Arguably one of the highlights from last weekend’s 24 Hours of Le Mans was the off-track announcement for the new era of sportscar racing regulations.
From 2020 we will see the introduction of the hypercars.
Having been mulled over since the departure of automotive heavyweights Porsche and Audi from the top tier of the World Endurance Championship, the sport’s governing body in the FIA along with the ACO confirmed that the hypercar will take over from the long-standing Le Mans Prototype.
Instead of merely track-bred, space-age prototype racers, manufacturers will from 2020 be able to homologate their road going hypercars to race in the World Endurance Championship and the prestigious Le Mans 24 Hour.
Immediately, British sportscar maker Aston Martin committed to the regulations and will contest the overhauled championship with their Valkyrie hypercar, which was developed for the road in conjunction with chief Red Bull Formula One designer Adrian Newey.
Toyota, whom sealed back-to-back victories at Le Mans, also have committed to staying in the series and will exploit the ‘prototype’ part of the regulations, to create a strict racer within the confine of the rules – rather than adapt a road-going model in their range.
A combination of attractive dream cars that could easily be a poster on your wall from marques globally known, and bespoke racing prototypes should make for a salivating grid for the French endurance classic in the future.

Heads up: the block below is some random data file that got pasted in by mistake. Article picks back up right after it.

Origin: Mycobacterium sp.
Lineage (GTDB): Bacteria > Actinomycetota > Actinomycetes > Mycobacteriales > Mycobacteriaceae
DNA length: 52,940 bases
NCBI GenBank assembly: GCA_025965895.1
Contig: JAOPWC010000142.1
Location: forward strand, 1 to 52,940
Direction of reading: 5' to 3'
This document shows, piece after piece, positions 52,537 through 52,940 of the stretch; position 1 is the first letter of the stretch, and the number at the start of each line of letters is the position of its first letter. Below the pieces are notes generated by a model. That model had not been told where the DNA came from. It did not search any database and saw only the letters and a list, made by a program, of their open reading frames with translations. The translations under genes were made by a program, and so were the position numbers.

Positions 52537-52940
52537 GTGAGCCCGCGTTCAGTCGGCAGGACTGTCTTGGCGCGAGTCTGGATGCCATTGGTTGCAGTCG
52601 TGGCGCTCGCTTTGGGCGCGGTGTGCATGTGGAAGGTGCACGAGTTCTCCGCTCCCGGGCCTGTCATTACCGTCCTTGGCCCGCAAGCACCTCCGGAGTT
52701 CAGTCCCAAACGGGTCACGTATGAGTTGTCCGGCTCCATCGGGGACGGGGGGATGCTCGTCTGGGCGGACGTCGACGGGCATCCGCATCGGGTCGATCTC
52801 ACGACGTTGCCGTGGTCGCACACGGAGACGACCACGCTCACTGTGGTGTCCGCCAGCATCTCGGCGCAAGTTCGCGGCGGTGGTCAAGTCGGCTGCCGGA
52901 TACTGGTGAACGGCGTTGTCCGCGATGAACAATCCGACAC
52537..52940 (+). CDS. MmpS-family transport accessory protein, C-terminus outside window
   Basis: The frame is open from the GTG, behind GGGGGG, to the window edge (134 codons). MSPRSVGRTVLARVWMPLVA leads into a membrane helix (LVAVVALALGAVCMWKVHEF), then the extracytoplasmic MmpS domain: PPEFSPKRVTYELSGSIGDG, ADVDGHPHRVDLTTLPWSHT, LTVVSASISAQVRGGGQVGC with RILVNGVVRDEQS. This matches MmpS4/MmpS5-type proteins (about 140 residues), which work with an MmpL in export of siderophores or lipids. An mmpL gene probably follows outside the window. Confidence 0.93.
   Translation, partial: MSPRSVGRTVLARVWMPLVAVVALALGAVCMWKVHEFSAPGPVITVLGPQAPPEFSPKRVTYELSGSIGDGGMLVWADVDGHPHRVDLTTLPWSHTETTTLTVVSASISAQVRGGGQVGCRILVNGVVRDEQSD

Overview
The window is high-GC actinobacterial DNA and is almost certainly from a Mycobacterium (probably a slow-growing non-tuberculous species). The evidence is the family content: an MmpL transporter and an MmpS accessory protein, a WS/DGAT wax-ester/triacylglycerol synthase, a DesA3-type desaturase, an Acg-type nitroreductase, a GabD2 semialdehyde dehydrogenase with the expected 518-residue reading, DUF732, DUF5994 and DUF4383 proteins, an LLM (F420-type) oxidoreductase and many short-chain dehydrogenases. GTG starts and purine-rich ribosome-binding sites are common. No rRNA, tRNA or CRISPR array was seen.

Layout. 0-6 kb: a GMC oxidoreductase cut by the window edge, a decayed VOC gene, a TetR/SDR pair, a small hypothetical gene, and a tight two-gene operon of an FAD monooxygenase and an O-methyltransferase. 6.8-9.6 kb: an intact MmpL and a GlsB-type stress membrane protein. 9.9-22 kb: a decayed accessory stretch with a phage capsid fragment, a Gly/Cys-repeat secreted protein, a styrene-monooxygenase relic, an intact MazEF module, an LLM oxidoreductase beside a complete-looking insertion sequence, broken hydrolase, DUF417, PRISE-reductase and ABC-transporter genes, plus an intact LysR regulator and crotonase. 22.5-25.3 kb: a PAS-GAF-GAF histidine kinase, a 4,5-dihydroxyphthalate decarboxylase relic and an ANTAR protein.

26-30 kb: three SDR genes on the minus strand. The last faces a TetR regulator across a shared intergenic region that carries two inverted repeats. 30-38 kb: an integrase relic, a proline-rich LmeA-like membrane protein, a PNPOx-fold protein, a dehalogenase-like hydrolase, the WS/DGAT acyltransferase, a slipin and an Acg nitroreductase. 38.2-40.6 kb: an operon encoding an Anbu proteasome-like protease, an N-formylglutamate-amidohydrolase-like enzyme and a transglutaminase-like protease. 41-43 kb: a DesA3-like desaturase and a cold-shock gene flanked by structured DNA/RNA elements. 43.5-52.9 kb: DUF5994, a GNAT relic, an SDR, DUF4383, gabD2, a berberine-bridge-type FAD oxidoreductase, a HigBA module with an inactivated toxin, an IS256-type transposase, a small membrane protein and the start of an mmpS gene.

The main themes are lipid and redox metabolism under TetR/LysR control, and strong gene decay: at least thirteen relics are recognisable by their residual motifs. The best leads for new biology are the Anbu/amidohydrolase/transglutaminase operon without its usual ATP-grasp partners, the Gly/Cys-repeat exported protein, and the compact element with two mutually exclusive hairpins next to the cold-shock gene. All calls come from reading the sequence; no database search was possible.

With strict regulations to keep a level playing field and the divisive ‘Balance of Performance’ being enforced as it is in the GTE categories, to ensure parity amongst the competition – the hypercar prototypes are set to invoke Le Mans racers of the past, but with the advanced technology of today such as hybrid.
That is the notion or concept which is most appealing about the future of the World Endurance Championship and what is now making attractive for manufacturers such as Aston Martin, Toyota and potentially McLaren commit to the series. While comparing sportscars to Formula One is always a chalk and cheese type debate – what WEC has done conceptually should be what Formula One should’ve already committed to for it’s watershed 2021 season.
Again, another delay from the teams and sport’s owners over the cementing of the 2021 regulations leaves little optimism that Formula One may open its door to a new era like their sportscar cousins have and see the status quo in the championship maintained.
Conceptually the desire is to see Formula One maintain its technological push and simplification of the current hybrid systems, as well as creating a cap on spending to ensure privateer and non-manufacturer teams aren’t so adrift from the likes of Mercedes and Ferrari.
This in turn ought to bring back the ‘excitement’ on-track as many have lamented the lack of in the current championship.
Formula One aside though, what WEC is set to embrace has to be one of the most anticipated regulation shifts in top-flight motorsport going into the future.
Despite there still being another season under the current rulebook to go, commencing in September and once again concluded at Le Mans in June of 2020 – the attention is very much on the latest revolution in sportscar racing.